Lysophospholipase D from Thermocrispum limits psoriatic inflammation by hydrolyzing epidermal lysoplasmalogen produced by group IIF secreted phospholipase A 2 .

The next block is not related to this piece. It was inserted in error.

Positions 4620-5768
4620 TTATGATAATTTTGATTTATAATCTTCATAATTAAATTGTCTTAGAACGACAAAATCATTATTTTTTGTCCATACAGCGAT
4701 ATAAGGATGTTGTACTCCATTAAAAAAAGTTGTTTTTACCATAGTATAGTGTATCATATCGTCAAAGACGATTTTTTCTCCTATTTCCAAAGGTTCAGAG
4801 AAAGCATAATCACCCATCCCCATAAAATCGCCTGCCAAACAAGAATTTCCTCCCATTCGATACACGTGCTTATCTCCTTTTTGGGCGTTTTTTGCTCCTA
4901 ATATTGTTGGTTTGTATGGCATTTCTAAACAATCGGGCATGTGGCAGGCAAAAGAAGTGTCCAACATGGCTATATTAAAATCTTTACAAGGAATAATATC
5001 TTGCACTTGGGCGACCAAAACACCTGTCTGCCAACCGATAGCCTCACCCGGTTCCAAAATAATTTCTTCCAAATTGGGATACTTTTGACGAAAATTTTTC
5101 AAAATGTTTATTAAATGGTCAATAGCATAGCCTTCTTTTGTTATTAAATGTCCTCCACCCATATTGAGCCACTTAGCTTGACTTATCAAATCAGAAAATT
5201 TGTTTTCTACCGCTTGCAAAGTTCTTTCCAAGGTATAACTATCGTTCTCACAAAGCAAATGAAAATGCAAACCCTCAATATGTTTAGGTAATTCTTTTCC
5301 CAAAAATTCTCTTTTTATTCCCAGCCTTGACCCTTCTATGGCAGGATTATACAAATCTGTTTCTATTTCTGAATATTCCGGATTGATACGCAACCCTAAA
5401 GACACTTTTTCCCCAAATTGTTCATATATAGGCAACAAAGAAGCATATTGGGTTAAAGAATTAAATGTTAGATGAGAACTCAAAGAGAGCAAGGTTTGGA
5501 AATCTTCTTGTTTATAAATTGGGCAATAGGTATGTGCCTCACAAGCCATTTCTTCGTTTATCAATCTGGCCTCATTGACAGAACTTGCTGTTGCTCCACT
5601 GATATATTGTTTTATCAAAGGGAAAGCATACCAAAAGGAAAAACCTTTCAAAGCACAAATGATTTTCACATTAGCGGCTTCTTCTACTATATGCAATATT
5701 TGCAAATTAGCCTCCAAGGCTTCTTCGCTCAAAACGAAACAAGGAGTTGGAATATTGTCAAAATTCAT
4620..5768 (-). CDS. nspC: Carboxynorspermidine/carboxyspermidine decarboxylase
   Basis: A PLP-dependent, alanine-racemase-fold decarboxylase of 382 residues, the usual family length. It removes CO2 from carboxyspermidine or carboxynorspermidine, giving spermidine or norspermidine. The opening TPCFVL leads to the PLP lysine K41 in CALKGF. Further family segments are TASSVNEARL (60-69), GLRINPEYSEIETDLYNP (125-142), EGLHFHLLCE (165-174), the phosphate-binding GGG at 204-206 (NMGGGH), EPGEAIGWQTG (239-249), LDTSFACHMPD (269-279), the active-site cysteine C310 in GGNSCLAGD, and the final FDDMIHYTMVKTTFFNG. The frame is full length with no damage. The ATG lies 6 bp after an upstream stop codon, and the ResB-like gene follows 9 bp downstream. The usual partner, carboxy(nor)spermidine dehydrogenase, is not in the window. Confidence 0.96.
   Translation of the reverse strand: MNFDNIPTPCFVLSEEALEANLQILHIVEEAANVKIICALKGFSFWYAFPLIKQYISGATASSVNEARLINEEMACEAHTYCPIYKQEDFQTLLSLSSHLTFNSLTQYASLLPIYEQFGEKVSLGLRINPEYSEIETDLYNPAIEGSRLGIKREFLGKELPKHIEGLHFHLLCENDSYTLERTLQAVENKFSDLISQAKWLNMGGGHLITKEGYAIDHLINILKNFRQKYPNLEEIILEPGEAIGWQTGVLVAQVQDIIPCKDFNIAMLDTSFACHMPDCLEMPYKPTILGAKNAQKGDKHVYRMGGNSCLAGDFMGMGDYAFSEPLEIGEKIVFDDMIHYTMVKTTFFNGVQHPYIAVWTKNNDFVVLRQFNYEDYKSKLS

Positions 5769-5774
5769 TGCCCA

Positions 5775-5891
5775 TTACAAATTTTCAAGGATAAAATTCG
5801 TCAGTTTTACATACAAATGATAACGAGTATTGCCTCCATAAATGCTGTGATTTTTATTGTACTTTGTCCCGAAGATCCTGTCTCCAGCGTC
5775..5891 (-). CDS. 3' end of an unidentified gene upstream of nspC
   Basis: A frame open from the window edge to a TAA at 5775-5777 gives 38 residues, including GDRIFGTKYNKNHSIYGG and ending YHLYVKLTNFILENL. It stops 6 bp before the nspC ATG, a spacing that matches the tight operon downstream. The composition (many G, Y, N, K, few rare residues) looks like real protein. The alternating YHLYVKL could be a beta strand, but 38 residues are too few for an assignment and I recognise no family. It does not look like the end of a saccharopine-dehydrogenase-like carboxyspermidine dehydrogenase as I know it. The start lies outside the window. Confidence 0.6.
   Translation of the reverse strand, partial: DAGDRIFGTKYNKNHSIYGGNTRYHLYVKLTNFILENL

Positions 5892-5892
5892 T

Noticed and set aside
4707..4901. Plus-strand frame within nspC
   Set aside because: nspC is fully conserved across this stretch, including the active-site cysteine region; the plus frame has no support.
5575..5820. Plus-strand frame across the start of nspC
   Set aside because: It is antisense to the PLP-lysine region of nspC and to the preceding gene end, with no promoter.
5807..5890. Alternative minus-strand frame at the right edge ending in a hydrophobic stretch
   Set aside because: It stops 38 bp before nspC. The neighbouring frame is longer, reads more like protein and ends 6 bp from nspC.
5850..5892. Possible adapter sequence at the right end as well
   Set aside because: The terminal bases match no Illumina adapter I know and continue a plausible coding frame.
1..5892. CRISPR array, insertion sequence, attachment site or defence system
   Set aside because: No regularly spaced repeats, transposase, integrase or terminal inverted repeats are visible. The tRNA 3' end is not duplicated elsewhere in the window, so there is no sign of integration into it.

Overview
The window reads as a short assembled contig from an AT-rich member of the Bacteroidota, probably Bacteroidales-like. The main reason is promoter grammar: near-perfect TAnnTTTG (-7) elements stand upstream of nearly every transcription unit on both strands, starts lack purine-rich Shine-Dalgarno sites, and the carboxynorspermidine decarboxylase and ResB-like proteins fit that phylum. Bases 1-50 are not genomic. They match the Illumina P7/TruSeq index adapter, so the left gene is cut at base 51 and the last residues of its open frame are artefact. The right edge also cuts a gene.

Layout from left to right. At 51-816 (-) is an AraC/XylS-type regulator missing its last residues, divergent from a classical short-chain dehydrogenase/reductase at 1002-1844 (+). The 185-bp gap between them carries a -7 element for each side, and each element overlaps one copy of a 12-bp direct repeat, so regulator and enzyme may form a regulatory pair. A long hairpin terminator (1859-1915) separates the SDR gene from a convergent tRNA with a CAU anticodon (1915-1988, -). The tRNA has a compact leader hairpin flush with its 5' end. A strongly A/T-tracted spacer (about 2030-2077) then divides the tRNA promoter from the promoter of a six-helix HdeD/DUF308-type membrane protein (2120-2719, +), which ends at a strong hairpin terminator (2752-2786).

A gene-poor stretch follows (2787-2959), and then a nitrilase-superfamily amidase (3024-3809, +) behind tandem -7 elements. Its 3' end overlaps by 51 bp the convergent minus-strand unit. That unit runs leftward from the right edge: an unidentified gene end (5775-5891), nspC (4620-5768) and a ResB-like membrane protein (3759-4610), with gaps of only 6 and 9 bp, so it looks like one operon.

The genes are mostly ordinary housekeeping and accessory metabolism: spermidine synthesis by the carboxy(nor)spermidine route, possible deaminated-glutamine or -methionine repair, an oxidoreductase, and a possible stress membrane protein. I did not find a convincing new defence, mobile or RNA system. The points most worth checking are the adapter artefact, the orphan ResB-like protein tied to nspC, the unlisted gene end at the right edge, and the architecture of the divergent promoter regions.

Epidermal lipids play important roles in skin homeostasis and diseases. Psoriasis is an inflammatory disease characterized by keratinocyte hyperproliferation and Th17 immune responses. We previously reported that ethanolamine-type lysoplasmalogen (P-LPE), preferentially produced by group IIF secreted PLA2 (sPLA2 -IIF/PLA2G2F) that is expressed in the suprabasal epidermis, promotes epidermal hyperplasia in psoriatic inflammation. Herein, we show that forcible degradation of epidermal P-LPE by topical application of recombinant lysophospholipase D (LyPls-PLD) from Thermocrispum, a lysoplasmalogen-specific hydrolase, attenuated epidermal hyperplasia and inflammation in imiquimod-induced and K5.Stat3C-transgenic mouse psoriasis models. In humans, P-LPE levels were elevated in the tape-stripped stratum corneum of patients with psoriasis. Moreover, in primary cultured human epidermal keratinocytes, aberrant cell proliferation and activation by psoriatic cytokines were sPLA2 -IIF/P-LPE-dependent and were suppressed by the addition of LyPls-PLD with a decrease in P-LPE. These findings confirm that the sPLA2 -IIF/P-LPE axis in the epidermis indeed regulates psoriasis, that P-LPE is a lipid biomarker that predicts the severity of psoriasis, and that pharmacological removal of this bioactive lipid is useful to prevent the disease. Thus, our study may lead to the development of drug discovery and diagnostic techniques based on this pathway.
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